Once we recognize that we can be ready to refute it.

This election cycle, dog-whistle politics is morphing into something scarier than previous iterations of the subtle, racially coded practice. Now, we see politicians like Donald Trump using explicitly racist language and tropes to exploit white resentment towards minorities. And it’s not just limited to the candidate that John Harwood accused of running “the comic book version of a presidential campaign.” Jeb Bush took a more direct approach when he said a few weeks ago that he was not going to try to win the Black vote by giving them “free stuff”—the second time he’s made that comment on the campaign trail. And Christie decided to resort to the traditional, more subtle strategy during last night’s debate when he referenced, the ‘Ferguson Effect’—which at this point is a well-debunked myth.

As the rhetoric gets worse, it just means we have to be more vigilant in debunking the mythical foundations buttressing dog-whistle politics. There are a number of organizations and commentators doing this already. Color of Change released a report earlier this year that examined the representation of Black people in local news reporting on crime. Projects like this are an awesome way to challenge the myths around Black people and criminality. Doing this type of work is extremely important and is helpful for addressing implicit biases that we all hold.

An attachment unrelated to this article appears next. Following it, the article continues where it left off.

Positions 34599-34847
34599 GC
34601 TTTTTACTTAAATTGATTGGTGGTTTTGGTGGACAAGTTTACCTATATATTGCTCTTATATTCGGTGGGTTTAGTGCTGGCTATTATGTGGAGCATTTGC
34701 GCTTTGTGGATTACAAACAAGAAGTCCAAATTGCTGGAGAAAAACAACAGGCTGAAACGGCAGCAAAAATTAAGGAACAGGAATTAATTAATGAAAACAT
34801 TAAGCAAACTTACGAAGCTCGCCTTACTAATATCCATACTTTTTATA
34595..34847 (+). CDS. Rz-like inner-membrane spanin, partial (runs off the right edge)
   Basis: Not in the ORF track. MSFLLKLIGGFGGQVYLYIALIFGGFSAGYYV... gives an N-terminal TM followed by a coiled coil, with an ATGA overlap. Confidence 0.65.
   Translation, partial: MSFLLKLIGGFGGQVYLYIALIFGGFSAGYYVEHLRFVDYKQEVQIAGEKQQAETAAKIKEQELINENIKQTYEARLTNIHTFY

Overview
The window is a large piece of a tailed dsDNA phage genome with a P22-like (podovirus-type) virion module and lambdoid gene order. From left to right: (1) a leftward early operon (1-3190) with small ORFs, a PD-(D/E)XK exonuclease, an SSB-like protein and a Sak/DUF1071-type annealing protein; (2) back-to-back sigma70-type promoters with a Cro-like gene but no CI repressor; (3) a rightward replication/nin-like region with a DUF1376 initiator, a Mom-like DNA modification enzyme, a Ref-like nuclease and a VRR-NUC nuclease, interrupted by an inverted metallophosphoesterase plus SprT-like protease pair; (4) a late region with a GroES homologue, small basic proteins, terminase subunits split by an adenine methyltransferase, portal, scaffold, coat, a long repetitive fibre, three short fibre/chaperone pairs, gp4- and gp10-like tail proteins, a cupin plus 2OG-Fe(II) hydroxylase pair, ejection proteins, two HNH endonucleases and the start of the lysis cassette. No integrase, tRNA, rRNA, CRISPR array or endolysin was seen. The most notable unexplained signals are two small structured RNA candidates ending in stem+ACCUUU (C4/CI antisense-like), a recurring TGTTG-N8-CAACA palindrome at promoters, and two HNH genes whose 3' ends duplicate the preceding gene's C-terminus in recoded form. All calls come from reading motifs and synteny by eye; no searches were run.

Dog-whistle politics is a divisive tactic used to distract us from recognizing that we are more alike than different and have many of the same needs; like access to sustainably harvested, healthy food, quality schools that don’t mire us in debt, affordable housing, jobs that offer a livable wage, good benefits, and a predictable schedule, and the freedom to wander here and there without the threat of unjust state violence.

It won’t be easy to get to this understanding, but it’s a worthy cause to pursue if it will bring us together and get this nation to a point where every person has an equal say in our democracy and an equal chance in our economy.